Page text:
A DRAB PARKING GARAGE across the street from a McDonald’s is an odd place to contemplate the potential of human ingenuity. But on a rainy spring day, George Beard unplugs a power cord connecting a white Toyota RAV4 to the wall, throws the SUV into reverse, and, in total eerie silence, we back into the possible future of transportation—and potentially Oregon’s economy—taking care not to hit any concrete pillars.
The 59-year-old former Oracle executive has become the electric-vehicle guru at Portland State University, which maintains a mini fleet of four electric-powered RAV4s. At eight years old, Beard’s RAV is not particularly futuristic, but this all-battery ride exists, basically, to convince people not to be scared of cars powered by the local grid rather than Saudi sheiks or disaster-prone Gulf oil rigs.
“Our primary objective with these vehicles is to give people firsthand experience,” Beard says. “And they invariably discover that, hey, it ain’t no big thing.”
For now. Beard, PSU, the city, the state, regional businesses, and fans of polar icecaps hope EVs, as they’re called, become a very big thing indeed. The long-range EV dream is a carbon-free renewable grid to plug into every night (albeit, the grid Beard’s plugging into is supported in part by the coal-incinerating Boardman power plant) and a national infrastructure with recharging stations every 100 miles or so. No small task.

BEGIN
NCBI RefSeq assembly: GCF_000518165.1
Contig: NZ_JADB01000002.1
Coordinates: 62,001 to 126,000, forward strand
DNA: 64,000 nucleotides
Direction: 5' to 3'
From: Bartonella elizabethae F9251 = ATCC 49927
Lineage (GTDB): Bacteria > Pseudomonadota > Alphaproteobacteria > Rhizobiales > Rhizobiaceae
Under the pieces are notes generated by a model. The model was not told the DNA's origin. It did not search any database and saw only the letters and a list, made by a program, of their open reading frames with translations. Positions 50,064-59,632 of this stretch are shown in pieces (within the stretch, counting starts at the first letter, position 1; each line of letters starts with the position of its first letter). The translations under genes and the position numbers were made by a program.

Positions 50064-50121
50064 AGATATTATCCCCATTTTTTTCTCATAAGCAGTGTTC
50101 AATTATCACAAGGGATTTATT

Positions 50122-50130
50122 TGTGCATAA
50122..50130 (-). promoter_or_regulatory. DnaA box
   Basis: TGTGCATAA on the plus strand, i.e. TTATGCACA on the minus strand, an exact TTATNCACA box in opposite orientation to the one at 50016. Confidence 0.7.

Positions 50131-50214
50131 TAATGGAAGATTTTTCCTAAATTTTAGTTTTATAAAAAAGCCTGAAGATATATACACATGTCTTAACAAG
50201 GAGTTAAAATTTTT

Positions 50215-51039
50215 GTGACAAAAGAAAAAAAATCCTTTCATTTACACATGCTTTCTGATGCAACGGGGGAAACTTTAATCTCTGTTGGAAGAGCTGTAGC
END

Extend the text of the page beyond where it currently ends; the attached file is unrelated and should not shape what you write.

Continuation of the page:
Whether EVs turn out to be the new paradigm or the new Betamax, Portland and Oregon are at the vanguard. This spring, Oregon became one of five states involved in a $98 million stimulus-funded project to install hundreds of EV charging stations in the state and monitor users’ driving habits. Not coincidentally, Portland is among the launch markets for both Nissan’s cute new all-electric Leaf and Toyota’s plug-in version of the iconic Prius hybrid. And Portland State will essentially act as the global carmakers’ local research arm, assessing the performance of the new products.